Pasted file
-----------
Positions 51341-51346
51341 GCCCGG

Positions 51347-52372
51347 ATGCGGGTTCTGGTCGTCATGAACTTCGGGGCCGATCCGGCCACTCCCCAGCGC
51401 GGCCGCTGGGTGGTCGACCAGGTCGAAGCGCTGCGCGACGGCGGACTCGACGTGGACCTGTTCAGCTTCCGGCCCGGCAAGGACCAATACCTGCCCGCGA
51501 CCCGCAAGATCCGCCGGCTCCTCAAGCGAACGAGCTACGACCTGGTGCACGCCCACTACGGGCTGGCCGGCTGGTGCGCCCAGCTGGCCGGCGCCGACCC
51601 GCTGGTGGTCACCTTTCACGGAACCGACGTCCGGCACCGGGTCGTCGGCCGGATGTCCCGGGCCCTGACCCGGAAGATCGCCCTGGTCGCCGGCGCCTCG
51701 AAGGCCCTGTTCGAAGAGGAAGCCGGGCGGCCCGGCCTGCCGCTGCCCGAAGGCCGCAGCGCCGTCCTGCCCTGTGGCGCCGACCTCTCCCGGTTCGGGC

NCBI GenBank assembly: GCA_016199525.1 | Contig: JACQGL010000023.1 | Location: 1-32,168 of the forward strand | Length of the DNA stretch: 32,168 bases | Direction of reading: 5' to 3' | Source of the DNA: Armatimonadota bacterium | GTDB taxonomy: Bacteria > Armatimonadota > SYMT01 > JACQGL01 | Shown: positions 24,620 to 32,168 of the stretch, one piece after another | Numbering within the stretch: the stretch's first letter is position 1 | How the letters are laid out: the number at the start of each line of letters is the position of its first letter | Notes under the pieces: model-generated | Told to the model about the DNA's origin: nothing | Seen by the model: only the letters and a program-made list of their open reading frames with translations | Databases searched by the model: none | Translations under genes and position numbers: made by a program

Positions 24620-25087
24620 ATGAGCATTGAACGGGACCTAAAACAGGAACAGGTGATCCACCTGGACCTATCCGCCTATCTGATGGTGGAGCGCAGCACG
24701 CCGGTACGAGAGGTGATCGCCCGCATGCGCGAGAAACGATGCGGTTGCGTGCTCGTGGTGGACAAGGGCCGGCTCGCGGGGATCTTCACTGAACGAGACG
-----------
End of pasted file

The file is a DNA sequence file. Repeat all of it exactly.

Positions 51341-51346
51341 GCCCGG

Positions 51347-52372
51347 ATGCGGGTTCTGGTCGTCATGAACTTCGGGGCCGATCCGGCCACTCCCCAGCGC
51401 GGCCGCTGGGTGGTCGACCAGGTCGAAGCGCTGCGCGACGGCGGACTCGACGTGGACCTGTTCAGCTTCCGGCCCGGCAAGGACCAATACCTGCCCGCGA
51501 CCCGCAAGATCCGCCGGCTCCTCAAGCGAACGAGCTACGACCTGGTGCACGCCCACTACGGGCTGGCCGGCTGGTGCGCCCAGCTGGCCGGCGCCGACCC
51601 GCTGGTGGTCACCTTTCACGGAACCGACGTCCGGCACCGGGTCGTCGGCCGGATGTCCCGGGCCCTGACCCGGAAGATCGCCCTGGTCGCCGGCGCCTCG
51701 AAGGCCCTGTTCGAAGAGGAAGCCGGGCGGCCCGGCCTGCCGCTGCCCGAAGGCCGCAGCGCCGTCCTGCCCTGTGGCGCCGACCTCTCCCGGTTCGGGC

NCBI GenBank assembly: GCA_016199525.1 | Contig: JACQGL010000023.1 | Location: 1-32,168 of the forward strand | Length of the DNA stretch: 32,168 bases | Direction of reading: 5' to 3' | Source of the DNA: Armatimonadota bacterium | GTDB taxonomy: Bacteria > Armatimonadota > SYMT01 > JACQGL01 | Shown: positions 24,620 to 32,168 of the stretch, one piece after another | Numbering within the stretch: the stretch's first letter is position 1 | How the letters are laid out: the number at the start of each line of letters is the position of its first letter | Notes under the pieces: model-generated | Told to the model about the DNA's origin: nothing | Seen by the model: only the letters and a program-made list of their open reading frames with translations | Databases searched by the model: none | Translations under genes and position numbers: made by a program

Positions 24620-25087
24620 ATGAGCATTGAACGGGACCTAAAACAGGAACAGGTGATCCACCTGGACCTATCCGCCTATCTGATGGTGGAGCGCAGCACG
24701 CCGGTACGAGAGGTGATCGCCCGCATGCGCGAGAAACGATGCGGTTGCGTGCTCGTGGTGGACAAGGGCCGGCTCGCGGGGATCTTCACTGAACGAGACG